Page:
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72t final distribution


Mike Copley
Posts: 3
Topic starter
(@mac64)
Eminent Member
Joined: 1 month ago

Hello, I was born in Jul 1964 for info purposes.

I started my 72t SEPP distributions on my birthday in Jul 2016 and my first modification date is 29 January 2024, when I turn 59-1/2.  I've been taking annual distributions every year on my birthday, file my 1099R and the necessary tax forms yearly.  To date, I've taken 6 distributions, including this year (2021), and will file my tax return come tax time in 2022.  As I look towards the end of my plan in a couple years, I need to know if I need take a final distribution (or 1/12th distribution) by 29 Jan 2024, given 2024 is a new tax year?  Or can I choose NOT to take a distribution in 2024?  IAW, I was wanting to make my Jul 2023 distribution my final 72t distribution before abandoning the plan I established in 2016.

I'm thinking since i won't be filing my 2024 return until 2025, I will be 60-1/2 by then and wouldn't think the IRS would expect another 72t distribution by me, but I want to be sure.  

Appreciate the assist and thank you.

 

mike C

11 Replies
twilliam
Posts: 17
(@twilliam)
Estimable Member
Joined: 2 years ago

Hello Mike C,

I've had this same question in recent past and it was answered by one of the (IMO) experts on this site who provides excellent guidance.  The response I received was that in the year you turn 59 1/2 you may choose to take a full distribution, a prorated distribution (1/12) or no distribution at all.  I have the same idea as you.  Although I'm only in year 3 of my plan, I'm 54 and I plan to take my final SEPP distribution in the year that I'm 58.  The way I interpret the rule, once we meet the age requirement to abandon the plan with no penalty, there's no requirement to take further distributions.  

I hope this helps and best of luck going forward!

- T

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1 Reply
Mike Copley
(@mac64)
Joined: 1 month ago

Eminent Member
Posts: 3

@twilliam thanks for the note.  The year i turn 59-1/2 is Jan 2024.  Tracy is suggesting I take a prorated amount in Jan, so I'll go that route to be on the conservative side.  besides, the more I can pull out at my lowest marginal tax rate the better as far as I'm concerned.  I might even just take a full distribution for this very reason. 

Good luck with your plan.  Mine has worked out good so far.  Mike

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Tracy
Posts: 21
Admin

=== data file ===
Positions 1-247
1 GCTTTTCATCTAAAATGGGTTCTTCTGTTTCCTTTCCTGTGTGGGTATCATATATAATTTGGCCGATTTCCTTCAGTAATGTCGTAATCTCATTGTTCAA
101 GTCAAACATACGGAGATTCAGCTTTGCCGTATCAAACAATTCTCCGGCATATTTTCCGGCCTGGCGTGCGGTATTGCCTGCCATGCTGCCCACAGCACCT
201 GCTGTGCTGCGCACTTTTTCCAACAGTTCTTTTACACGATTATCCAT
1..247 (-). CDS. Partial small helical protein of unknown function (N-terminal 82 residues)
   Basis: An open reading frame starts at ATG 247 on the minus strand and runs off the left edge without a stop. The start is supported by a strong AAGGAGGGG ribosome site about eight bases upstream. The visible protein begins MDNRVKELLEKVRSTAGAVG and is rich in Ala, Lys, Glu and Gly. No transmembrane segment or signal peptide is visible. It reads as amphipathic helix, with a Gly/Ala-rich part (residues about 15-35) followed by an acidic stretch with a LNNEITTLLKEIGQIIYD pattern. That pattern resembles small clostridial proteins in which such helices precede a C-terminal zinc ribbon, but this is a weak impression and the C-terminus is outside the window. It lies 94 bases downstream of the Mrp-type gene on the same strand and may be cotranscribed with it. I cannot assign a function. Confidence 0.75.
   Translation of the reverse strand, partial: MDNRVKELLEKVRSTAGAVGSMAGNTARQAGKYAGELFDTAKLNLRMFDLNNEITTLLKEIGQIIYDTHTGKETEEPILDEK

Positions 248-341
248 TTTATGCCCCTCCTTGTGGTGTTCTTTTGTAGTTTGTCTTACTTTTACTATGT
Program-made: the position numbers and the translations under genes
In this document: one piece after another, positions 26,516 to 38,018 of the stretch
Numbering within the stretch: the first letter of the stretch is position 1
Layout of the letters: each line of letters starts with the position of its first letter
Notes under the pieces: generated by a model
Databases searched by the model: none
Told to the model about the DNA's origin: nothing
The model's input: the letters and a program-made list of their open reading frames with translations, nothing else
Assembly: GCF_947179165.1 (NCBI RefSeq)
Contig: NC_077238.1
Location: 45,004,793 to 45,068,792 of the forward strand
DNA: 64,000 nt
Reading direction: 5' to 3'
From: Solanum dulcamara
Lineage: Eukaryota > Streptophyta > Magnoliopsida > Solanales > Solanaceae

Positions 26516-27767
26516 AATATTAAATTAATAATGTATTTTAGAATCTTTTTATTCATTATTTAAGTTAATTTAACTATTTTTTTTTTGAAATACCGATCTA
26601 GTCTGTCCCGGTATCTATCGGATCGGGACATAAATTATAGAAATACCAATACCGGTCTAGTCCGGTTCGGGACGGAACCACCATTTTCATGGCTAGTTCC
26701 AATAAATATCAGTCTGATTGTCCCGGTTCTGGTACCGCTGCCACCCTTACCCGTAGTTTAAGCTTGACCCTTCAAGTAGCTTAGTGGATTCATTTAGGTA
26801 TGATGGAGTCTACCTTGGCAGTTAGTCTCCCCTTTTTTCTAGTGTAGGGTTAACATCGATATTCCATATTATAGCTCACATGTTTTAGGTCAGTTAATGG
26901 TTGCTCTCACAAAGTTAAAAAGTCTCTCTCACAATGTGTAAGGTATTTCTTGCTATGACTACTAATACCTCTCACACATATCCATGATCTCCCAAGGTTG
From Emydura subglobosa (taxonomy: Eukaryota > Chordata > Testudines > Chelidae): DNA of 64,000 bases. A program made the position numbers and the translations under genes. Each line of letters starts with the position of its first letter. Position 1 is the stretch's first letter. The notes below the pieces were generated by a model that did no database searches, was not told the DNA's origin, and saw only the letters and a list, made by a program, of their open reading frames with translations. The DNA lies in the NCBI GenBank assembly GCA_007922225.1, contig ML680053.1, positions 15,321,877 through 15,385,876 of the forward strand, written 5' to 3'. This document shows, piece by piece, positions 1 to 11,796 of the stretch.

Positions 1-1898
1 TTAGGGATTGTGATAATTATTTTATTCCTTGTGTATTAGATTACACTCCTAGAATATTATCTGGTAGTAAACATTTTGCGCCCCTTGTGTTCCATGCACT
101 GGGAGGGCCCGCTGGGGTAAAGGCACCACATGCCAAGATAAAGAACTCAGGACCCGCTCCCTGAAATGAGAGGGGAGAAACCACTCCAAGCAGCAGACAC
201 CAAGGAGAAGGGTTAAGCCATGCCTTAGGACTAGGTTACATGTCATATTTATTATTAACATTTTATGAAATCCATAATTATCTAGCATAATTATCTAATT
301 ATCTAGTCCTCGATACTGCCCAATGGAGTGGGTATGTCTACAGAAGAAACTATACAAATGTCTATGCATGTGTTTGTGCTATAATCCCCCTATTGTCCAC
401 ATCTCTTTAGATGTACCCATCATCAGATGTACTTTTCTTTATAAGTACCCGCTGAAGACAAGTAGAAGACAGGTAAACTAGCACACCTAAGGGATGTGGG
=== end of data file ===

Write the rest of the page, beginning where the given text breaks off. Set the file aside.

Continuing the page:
(@tracy)
Honorable Member
Joined: 3 years ago

Whoa! I need to caution you, twilliam, you can NOT "abandon" your plan at age 58. You must take distributions until age 59 1/2 (or 5 years if you're older than 54 1/2 when you begin your SEPP). Mike, your safest bet is to take 1/12th of your annual distribution in January 2024. 

 

Tracy

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1 Reply
Mike Copley
(@mac64)
Joined: 1 month ago

Eminent Member
Posts: 3

@tracy Thanks Tracey for the guidance.  Can you confirm or deny that the rules for the year one reaches 59-1/2 allows for a "full, partial, or zero" distribution?  Even better, if you can point me to the source document that would be better. 

thanks again, Mike 

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twilliam
Posts: 17
(@twilliam)
Estimable Member
Joined: 2 years ago

Tracy, thank you for clearing that up for me! I was contemplating not taking a distribution at all during the year I turn 59 1/2. My 'first modification date' is July 31 of the year I turn 59. It's always been unclear to me If I'm required to take a SEPP distribution that final year or can I wait until July 31 of that final year and consider my SEPP plan satisfied according to the IRS, without taking any distribution during that year. So, in your opinion, my safest move would be to at least prorate that year with a distribution, if I don't take the full distribution.  

Thank you for your time and input!

- T

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Tracy
Posts: 21
Admin
(@tracy)
Honorable Member
Joined: 3 years ago

I haven't reviewed the specifics of your plan - feel free to post them or tell me where you've already posted them - but in general yes, you need to take distributions until you're 59 1/2 (or 5 years, see exception noted above). You're allowed to take distributions on any frequency (annually, quarterly, monthly, etc.) and most choose annually or monthly for simplicity's sake. So for example, if your first modification date is July 31 , you can take monthly distributions from January through July or 7/12 ths of your annual distribution anytime before July 31. And save all paperwork! Hopefully that's a little bit more clear.